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Finger millet (Eleusine coracana subsp. coracana) is extensively cultivated in the tropical and subtropical regions of Africa and India. It is the major staple food for millions of resource poor people and plays an important role in the dietary habits and economy of subsistence farmers inhabiting arid and semi-arid regions of Africa and India. The crop is adapted to adverse agro-ecological conditions with minimal inputs, tolerant to moisture stress, produced on marginal land where other crops cannot perform and tolerant to acidic soils. Breeding efforts in finger millet has been limited and farmers are growing unimproved and low yielding cultivars. Improvement in any crop usually involves exploiting the genetic variability in specific traits of interest. Moreover, the use of multiple data sets, such as morphological, biochemical and molecular in combination with appropriate statistical methods are essential to identify inter and intra-species variation to develop improved cultivars. One hundred and five finger millet accessions, collected from the major finger millet producing regional states of Ethiopia (Amhara, Benishangul Gumuz, Oromia, Tigray and Southern Nations Nationalities and Peoples Region (SNNP)), supplemented by 39 introduced accessions from Kenya, Zambia, Zimbabwe and Eritrea and six improved varieties, were evaluated in the field at Gute and Arsi Negele during 2011 to assess the genetic diversity and eco-geographical patterning. The analysis of variance indicated that the mean square due to environment and genotype were highly significant (P≤0.01) for all quantitative traits except ear weight for the latter case. Erect type growth habit, open ear type, light green ear (glumes) color, enclosed grains by glumes, lower spikelet density and purple black seed color were the predominant phenotypic classes for the traits recorded in the present study. Cluster analysis for both qualitative and quantitative phenotypic traits indicated that finger millet accessions from neighboring regions of Ethiopia, neighboring African countries and proximity in altitude classes shared strong similarity. Principal component analysis at population level, geographical locations and agro-ecologies of origin indicated that grain yield per plant, thousand grain weight, days to heading, days to maturity, lodging index and biomass weight per plant were the most important traits contributing to the overall variability, implying that breeding efforts on those traits can meet the objectives in improving the trait. The higher heritability coupled with higher genetic advance noted for ear weight (71.14%), lodging index (53.49), finger length (41.94%), thousand grain weights (28.88) and grain yield per plant (26.34) indicated the ease of phenotypic selection for the improvement of those traits. About 68.4% of the total traits association showed positive correlation. The 150 finger millet test accessions were also evaluated using a set of 20 SSR markers. Results showed variable genetic polymorphism with an average polymorphic information content of 0.57. A total of 188 alleles were recorded with an average of 9.89 alleles per locus. Analysis of molecular variance revealed 69.52% variation within populations and 30.48% among populations. Relatively higher within accession polymorphism were recorded for accessions from Oromia (21.10%), Amhara (16.93%) and Tigray (13.43%) regional states of Ethiopia. Weighted neighbor joining-based clustering grouped the 138 accessions for which the SSR markers worked well, into three major clusters apart from the main node, and accessions collected from the same region or the same altitude classes did not often group entirely together within a given major cluster or sub cluster. Likewise, analysis of population structure distinguished the 138 finger millet accessions in to three subpopulation ( = 3) with the highest ∆K of around 300. The first, second and the third group comprised of accessions from the different geographical locations and the improved varieties with membership proportion 22.9%, 38.5% and 38.6%, respectively. Magnaporthe oryzea, a fungal pathogen that attacks more than 50 gramineous species, is well known to cause immense yield loss, and is particularly severe on rice and finger millet. A total of 225 finger millet materials were evaluated for blast resistance/tolerance on a sick plot supplemented with artificial inoculation at Bako Agricultural Research Center in 2011. The analyses of variance revealed the mean square due to genotypes were highly significant (P≤0.01) for leaf, sheath, neck and head blast. Based on the head blast disease severity index, the 225 test materials were classified into five groups: only one accession (Acc. BKFM0031) was resistant (head blast severity score of < 3 at maturity with both head blast severity index and relative area under disease progress curve (RAUDPC) values of less than 21%), 10 accessions were moderately resistant with blast severity index of 21-40%, the remaining 214 was in a range of moderately susceptible to highly susceptible. About 66% of the most susceptible accessions gave grain yield below the average (11.29 g/plant), indicating that grain yield reduction in most accessions were due to blast infection. Finger millet accessions collected from the same region showed different levels of disease reaction, implying that diversified materials are produced within a country or region. Both correlation and regression analysis revealed highly significant (P≤0.01) negative association of head blast to grain yield. An average of 63.2% yield loss was recorded due to head blast disease during the severe infection periods of 2011 as estimated using different yield loss assessment models. Identification of adaptable, stable and high yielding genotypes under varying environmental conditions are the first steps in plant breeding prior to release of a cultivar and this has direct bearing on the adoption of the variety, its productivity and total production of the crop. To this end, a total of 30 advanced finger millet genotypes were evaluated against two standard checks (Gute and Taddesse) across four locations (Arsi Negele, Assosa, Bako and Gute) in the 2012 and 2013. Additive Main effect and Multiplicative Interaction (AMMI), Genotype and Genotype by Environment Interaction (GGI) biplot analysis and, Eberhart and Russell model revealed that Acc. 203544 was stable and high yielding (3.16 ton ha-1) with a yield advantage of 13.7% over the best standard check, Gute (2.78 ton ha-1), and thus recommended for possible release with wider environmental adaptability. Moreover, Acc. 242111 (3.08 ton ha-1) and BKFM0051 (3.07 ton ha-1) were high yielding, but showed narrow stability and thus recommended for possible release for specific environments. Single strand conformation polymorphism (SSCP) analysis detected that only one marker was polymorphic among the thirteen primers designed from Rice Orthologous Genes with finger millet for blast resistant. Sequence analysis of this polymorphic marker (Pi9F2) for eight representative finger millet accessions and 15 clone samples revealed the average contigs measurement of 891bp and nucleotide distribution of 30.9% Thymine (T), 28.1% Adenine (A), 24.2% Cytosine (C) and 16.8% Guanine (G). Multiple sequence alignment of those sequence revealed two possible SNPs at consensus positions 460 (G/A) and 780 (G/C) in a window of 66 bp, where the consensus residue is G at both positions. Overall, this study showed the presence of divers finger millet accessions that deserve sustainable conservation and use in breeding program and generated information on the extent of genetic variation among finger millet accessions and eco-geographical regions using multiple markers. Besides, the study has of the preliminary contribution in the application of molecular tools for diversity analysis and thus variety development and identified accessions with variable level of blast tolerance for further utilization in breeding and other genomic research activities.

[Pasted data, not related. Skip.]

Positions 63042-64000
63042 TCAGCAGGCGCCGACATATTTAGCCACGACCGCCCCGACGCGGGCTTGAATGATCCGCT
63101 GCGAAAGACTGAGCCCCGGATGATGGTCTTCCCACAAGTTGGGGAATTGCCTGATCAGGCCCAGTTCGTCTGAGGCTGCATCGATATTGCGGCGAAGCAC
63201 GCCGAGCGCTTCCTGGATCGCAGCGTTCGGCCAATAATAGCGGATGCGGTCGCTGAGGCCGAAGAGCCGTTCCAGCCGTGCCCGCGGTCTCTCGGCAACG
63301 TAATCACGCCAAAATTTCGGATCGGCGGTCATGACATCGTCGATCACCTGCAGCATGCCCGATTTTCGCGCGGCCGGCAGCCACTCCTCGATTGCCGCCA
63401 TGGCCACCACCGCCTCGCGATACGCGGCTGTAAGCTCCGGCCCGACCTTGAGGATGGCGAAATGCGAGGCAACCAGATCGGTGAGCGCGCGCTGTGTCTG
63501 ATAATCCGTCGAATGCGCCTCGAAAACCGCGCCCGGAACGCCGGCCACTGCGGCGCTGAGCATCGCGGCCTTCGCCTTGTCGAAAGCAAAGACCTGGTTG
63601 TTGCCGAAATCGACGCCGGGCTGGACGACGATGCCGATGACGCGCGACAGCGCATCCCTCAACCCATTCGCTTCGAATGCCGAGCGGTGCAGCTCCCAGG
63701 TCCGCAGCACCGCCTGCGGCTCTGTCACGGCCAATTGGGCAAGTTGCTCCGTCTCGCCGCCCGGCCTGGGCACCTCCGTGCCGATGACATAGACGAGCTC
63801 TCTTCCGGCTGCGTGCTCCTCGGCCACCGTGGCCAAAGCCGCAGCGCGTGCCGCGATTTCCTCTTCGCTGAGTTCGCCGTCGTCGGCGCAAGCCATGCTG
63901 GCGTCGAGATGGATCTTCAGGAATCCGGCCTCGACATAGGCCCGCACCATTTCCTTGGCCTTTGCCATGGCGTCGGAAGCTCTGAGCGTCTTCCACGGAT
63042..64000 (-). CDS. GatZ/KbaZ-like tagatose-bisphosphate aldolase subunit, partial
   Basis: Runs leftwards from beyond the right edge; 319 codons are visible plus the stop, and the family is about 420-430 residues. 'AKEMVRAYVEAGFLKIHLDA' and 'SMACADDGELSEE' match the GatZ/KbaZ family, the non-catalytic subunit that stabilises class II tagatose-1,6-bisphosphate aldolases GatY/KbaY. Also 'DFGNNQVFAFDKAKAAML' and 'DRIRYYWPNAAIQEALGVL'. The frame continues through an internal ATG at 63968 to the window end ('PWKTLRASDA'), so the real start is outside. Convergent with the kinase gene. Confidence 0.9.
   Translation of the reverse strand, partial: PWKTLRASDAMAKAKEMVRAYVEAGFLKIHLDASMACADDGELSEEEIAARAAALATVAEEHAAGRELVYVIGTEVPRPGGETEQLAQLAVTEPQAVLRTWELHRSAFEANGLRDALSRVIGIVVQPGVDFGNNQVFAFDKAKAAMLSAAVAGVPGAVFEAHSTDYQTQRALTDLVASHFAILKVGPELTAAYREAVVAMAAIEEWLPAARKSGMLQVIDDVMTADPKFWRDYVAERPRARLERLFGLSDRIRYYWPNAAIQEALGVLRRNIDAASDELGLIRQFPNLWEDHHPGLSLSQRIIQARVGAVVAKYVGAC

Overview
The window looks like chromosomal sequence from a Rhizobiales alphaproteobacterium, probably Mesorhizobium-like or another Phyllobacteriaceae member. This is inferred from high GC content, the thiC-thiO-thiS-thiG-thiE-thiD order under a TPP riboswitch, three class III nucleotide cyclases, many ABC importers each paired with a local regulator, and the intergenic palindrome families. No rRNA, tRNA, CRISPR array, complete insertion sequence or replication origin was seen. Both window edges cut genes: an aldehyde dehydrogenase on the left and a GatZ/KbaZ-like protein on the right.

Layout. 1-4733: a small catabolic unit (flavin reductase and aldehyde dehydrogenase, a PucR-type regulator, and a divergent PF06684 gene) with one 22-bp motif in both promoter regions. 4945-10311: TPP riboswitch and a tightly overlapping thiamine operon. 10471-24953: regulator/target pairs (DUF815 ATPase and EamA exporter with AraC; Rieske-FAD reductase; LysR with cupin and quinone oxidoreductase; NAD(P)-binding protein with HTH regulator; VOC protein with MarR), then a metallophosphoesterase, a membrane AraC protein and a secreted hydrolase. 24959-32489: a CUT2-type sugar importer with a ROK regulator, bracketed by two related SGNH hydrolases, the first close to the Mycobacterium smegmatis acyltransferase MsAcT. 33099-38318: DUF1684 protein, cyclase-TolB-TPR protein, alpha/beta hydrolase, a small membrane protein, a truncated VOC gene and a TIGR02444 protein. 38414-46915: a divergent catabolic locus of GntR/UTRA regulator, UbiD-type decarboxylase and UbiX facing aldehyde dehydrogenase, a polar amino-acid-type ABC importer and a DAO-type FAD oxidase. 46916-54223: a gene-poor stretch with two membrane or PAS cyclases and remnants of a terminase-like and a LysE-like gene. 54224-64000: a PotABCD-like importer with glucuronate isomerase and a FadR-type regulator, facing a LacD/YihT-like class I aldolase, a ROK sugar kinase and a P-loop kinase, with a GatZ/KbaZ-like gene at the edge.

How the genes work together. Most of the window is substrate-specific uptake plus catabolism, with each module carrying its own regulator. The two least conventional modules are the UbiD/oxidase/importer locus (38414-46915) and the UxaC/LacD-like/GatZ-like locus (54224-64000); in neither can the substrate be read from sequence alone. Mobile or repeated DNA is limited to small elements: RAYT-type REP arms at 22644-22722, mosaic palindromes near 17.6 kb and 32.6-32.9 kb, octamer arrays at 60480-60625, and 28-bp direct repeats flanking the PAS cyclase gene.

Item Type: Thesis (PhD)
Uncontrolled Keywords: Finger millet (Eleusine coracana subsp. coracana), Additive main effect and multiplicative interaction (AMMI), Area Under Disease Development Curve (AUDPC), Heritability, Magnaporthe oryzae, polymorphism, Simple Sequence Repeat (SSR), Single strand confirmation polymorphism (SSCP).
Subjects: Q Science > Q Science (General)
Q Science > QH Natural history > QH301 Biology
Q Science > QH Natural history > QH426 Genetics
Q Science > QK Botany
Divisions: Africana
Depositing User: Selom Ghislain
Date Deposited: 25 Sep 2018 12:51
Last Modified: 25 Sep 2018 12:51